Household Expenditure in Dental Health Care: National Estimations in Mexico for 2000, 2002, and 2004
Medina Solís, Carlo Eduardo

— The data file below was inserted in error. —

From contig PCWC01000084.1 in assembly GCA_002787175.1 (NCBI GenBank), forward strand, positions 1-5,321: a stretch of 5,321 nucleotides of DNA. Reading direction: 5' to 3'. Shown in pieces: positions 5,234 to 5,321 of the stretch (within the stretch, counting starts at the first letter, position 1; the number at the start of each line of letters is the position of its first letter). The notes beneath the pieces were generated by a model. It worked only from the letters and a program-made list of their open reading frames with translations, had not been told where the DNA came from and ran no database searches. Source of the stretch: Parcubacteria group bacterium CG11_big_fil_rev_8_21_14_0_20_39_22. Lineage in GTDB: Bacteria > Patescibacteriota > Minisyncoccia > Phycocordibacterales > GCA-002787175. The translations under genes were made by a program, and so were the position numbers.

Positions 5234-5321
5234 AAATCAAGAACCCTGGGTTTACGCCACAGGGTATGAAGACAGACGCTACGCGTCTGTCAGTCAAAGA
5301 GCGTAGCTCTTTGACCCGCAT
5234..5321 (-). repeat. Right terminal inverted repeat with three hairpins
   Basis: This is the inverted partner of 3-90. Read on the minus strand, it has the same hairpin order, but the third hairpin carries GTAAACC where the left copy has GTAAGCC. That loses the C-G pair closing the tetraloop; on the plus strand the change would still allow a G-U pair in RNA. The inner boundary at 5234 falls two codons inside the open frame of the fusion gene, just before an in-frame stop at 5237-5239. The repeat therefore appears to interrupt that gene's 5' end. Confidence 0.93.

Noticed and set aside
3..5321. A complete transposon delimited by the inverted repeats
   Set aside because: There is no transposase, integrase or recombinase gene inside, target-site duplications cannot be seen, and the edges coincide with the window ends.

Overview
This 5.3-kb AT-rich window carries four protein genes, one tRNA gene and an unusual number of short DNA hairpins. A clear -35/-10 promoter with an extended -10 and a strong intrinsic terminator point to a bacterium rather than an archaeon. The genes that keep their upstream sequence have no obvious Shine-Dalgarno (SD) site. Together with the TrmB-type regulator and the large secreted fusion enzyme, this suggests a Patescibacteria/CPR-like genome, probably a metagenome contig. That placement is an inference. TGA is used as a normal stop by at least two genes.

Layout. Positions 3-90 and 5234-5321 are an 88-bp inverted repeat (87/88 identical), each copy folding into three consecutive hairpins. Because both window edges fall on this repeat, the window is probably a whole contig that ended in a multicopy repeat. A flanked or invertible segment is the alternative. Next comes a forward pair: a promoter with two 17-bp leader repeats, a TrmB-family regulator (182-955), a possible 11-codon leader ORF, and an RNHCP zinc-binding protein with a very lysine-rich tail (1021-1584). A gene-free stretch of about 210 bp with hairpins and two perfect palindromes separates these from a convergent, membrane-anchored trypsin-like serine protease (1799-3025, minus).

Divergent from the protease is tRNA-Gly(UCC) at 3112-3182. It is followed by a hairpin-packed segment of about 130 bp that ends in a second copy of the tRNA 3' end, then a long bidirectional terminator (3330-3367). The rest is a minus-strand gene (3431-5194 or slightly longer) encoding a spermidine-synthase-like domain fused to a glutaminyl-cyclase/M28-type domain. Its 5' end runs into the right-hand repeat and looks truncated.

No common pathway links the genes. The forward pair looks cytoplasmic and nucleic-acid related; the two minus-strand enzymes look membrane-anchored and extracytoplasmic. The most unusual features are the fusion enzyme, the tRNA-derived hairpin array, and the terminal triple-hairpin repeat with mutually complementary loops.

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Objective: To estimate the expenditure on dental care of Mexican households, analyze their trends, and determine the factors associated with the decision to spend and the amount of money spent in 2000, 2002, and 2004. Material and Methods: Using the National Survey of Household Income and Expenditure for 2000, 2002, and 2004, the national dental health care expenditure was calculated. To facilitate comparability across years, all expenditure was converted to pesos of 2004, using the National Consumer Price Index (11.201 pesos per USD). Proportion of households incurring catastrophic expenditures was also estimated. To evaluate the association between environmental, household, and individual characteristics with the amount of dental health care expenditure, the Heckman regression model was used to control for self-selection bias. Results: More than 6,467 million pesos (MP) were spent in 2000 (8.5 percent of all households had some expenditure), over 3,925 MP in 2002 (4 percent households), and above 5,136 MP in 2004 (5 percent households), with an average expenditure of $806, $1,000, and $987 pesos, respectively. Prevalence of catastrophic expenditure because of dental health care was 0.8 percent in 2000 compared to 0.01 and 1.8 percent in 2002 and 2004, respectively. The Heckman model showed that municipal development, stratum, and age of the head of household significantly influenced the amount spent on dental care in all 3 years. Household capacity to pay and wealth index had a positive and statistically significant association in the 3 years with the preceding decision to spend. Conclusions: Variables associated with the amount of expenditure and the decision of spending support the existence of inequities in health care financing in the Mexican population.